This article originally appeared on VICE Asia.
CORRECTION: This article was previously published under a different headline. It has since been edited to better reflect the apparent nuances of the situation.
A man in the Philippines was shot dead by police after refusing to follow restrictions put in place to curb the spread of COVID-19. The 63-year-old is believed to have been drunk when he confronted village officials and police manning a security checkpoint at the town of Nasipit, in the country’s south, on Thursday. He was cautioned for not wearing a face mask, according to a police report, and responded by threatening authorities with a scythe.
"The suspect was cautioned by a village health worker… for not wearing a face mask," the report said. "But the suspect got angry, uttering provoking words and eventually attacked the personnel using a scythe."
It’s understood a police officer was trying to calm the man down before drawing their firearm and shooting him dead. The incident is the first reported case of police shooting a civilian for flouting coronavirus restrictions, and comes just days after President Rodrigo Duterte warned that anyone caught disobeying government instruction and “creating trouble” should be gunned down.
"Follow the government at this time because it is critical that we have order," Duterte said in a late-night national address on Wednesday. "My orders to the police and the military, if anyone creates trouble, and their lives are in danger: shoot them dead."
The president doubled down on this message during another late-night address on Friday, declaring that he would “finish” anybody caught disobeying the rules in order to protect other people from contracting the novel coronavirus.
"Without these restrictions, this will not end," he said. "So if you don't want to follow, then I will finish you to protect the lives of the innocent who don't want to die."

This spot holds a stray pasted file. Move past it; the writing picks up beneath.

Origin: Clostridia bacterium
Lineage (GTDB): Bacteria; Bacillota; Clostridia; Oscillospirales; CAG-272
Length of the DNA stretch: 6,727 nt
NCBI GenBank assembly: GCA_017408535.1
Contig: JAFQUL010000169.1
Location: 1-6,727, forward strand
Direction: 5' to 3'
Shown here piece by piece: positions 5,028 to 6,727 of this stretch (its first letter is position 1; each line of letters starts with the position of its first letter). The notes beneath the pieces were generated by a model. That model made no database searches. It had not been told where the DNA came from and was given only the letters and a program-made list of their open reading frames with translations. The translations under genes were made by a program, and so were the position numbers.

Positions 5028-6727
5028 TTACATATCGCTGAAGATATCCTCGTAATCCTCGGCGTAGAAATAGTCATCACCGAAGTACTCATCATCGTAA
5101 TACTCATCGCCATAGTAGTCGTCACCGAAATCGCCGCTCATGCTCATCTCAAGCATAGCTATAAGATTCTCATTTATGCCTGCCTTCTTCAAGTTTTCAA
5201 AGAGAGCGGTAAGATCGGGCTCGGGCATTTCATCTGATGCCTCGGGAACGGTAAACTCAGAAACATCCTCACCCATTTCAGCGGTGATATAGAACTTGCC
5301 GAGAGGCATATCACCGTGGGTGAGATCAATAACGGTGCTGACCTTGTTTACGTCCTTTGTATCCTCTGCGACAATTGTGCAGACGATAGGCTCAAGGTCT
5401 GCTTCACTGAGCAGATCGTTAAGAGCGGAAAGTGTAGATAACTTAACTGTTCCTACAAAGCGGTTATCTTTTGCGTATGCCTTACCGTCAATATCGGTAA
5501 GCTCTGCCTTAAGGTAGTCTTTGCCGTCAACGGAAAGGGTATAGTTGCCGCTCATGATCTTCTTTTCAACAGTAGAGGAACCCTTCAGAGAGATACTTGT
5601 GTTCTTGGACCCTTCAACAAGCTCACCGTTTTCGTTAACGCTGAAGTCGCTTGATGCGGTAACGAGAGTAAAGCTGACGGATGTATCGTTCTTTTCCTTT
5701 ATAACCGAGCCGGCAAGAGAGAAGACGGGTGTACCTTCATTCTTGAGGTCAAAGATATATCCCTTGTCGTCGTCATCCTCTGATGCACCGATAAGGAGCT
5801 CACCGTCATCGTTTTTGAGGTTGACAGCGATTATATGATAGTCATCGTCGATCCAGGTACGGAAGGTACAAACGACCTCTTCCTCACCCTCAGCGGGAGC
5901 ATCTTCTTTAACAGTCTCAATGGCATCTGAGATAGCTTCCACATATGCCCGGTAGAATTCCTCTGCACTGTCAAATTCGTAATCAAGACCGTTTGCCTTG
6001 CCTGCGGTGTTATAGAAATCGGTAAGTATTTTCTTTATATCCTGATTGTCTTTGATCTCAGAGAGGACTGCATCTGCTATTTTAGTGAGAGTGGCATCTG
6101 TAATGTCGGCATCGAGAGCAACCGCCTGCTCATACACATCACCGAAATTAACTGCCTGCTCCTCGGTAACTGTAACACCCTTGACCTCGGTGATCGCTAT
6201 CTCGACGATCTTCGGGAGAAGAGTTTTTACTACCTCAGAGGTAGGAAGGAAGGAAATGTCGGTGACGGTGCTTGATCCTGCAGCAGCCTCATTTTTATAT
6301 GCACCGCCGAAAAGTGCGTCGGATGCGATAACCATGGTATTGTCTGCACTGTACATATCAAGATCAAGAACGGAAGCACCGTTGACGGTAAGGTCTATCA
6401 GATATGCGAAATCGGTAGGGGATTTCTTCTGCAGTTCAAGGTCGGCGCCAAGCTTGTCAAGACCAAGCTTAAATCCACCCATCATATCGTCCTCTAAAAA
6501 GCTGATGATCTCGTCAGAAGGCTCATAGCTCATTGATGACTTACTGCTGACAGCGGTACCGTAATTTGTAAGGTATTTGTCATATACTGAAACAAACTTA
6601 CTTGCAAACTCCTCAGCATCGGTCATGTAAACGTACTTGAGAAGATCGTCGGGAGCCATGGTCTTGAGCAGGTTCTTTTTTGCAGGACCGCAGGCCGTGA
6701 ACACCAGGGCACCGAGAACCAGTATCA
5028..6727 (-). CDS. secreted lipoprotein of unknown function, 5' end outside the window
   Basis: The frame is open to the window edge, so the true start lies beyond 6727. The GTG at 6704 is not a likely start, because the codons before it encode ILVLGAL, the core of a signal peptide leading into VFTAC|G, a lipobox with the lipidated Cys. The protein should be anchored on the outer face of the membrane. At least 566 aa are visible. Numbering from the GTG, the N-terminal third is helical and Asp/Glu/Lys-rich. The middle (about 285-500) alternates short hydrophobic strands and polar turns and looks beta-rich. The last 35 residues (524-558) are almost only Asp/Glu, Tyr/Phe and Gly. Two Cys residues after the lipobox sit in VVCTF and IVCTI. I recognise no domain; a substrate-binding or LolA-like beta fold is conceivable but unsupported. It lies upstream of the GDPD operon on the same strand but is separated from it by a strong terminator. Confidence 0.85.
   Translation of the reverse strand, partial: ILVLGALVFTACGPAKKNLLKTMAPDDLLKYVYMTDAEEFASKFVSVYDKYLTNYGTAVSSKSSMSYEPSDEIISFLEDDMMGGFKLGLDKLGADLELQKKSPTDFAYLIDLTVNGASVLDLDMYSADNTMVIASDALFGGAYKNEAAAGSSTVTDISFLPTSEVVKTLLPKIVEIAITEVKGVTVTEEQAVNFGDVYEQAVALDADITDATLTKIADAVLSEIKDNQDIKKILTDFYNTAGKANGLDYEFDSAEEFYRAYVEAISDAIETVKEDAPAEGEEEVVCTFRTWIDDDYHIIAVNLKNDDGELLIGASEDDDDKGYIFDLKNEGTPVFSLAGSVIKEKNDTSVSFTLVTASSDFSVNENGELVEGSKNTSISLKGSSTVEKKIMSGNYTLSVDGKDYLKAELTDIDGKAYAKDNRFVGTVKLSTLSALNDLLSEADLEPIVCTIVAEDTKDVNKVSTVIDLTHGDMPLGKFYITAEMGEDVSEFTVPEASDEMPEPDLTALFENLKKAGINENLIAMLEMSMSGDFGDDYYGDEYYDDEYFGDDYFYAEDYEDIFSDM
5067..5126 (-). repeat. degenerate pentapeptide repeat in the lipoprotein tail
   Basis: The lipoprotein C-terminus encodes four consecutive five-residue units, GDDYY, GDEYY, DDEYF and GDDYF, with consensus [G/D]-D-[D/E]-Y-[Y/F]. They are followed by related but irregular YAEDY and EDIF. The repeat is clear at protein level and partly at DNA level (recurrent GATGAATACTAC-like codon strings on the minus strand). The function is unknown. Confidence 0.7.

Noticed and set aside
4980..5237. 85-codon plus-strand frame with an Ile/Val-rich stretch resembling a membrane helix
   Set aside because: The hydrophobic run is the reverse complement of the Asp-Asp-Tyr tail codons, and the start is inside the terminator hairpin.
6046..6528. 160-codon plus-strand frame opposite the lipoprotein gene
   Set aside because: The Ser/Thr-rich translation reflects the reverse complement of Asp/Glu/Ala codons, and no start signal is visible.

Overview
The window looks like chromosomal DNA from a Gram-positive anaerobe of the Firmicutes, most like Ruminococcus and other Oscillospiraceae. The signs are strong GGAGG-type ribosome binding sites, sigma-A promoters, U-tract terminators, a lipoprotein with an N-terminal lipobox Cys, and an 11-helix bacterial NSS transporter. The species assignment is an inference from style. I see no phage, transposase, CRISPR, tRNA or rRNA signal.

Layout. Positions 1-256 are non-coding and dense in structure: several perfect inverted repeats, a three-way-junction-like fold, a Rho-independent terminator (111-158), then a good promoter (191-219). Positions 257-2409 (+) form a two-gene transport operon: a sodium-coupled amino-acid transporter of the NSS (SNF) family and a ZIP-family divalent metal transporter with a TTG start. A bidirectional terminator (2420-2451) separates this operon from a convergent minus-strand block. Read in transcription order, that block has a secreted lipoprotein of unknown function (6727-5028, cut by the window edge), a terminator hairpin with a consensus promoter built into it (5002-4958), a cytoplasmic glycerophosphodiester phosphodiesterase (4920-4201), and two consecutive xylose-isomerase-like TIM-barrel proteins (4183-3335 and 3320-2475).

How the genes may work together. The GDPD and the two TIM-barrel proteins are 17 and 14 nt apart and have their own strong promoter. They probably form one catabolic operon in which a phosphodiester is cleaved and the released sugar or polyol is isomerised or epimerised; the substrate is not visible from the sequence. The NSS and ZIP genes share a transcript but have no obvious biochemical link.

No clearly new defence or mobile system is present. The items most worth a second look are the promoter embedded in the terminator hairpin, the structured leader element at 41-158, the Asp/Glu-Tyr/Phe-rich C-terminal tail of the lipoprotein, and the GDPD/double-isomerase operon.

Government officials have themselves been caught flouting the advice of medical professionals and contributing to the spread of COVID-19, though. In late March, an infected Philippine senator broke quarantine protocol when he stepped inside a busy private hospital in the heart of Manila to accompany his pregnant wife—endangering the lives of doctors and patients.
A handful of lawmakers and cabinet officials, meanwhile, received “VIP” access to virus testing kits amid a nationwide shortage of resources, despite not showing any symptoms of the disease. Such special treatment stands in stark contrast to the many urban poor who have already been targeted and persecuted by Duterte’s militant stance on alleged troublemakers. A homeless woman who resisted police and “persons under monitoring” who were caught outdoors are among those who have been arrested for allegedly violating curfew, while in another village people were locked in dog cages for the same reason.
At the time of writing, the Philippines has recorded 3,246 confirmed cases of COVID-19—3,030 of which are active—and at least 152 people have died from the disease. Sixty-four have recovered.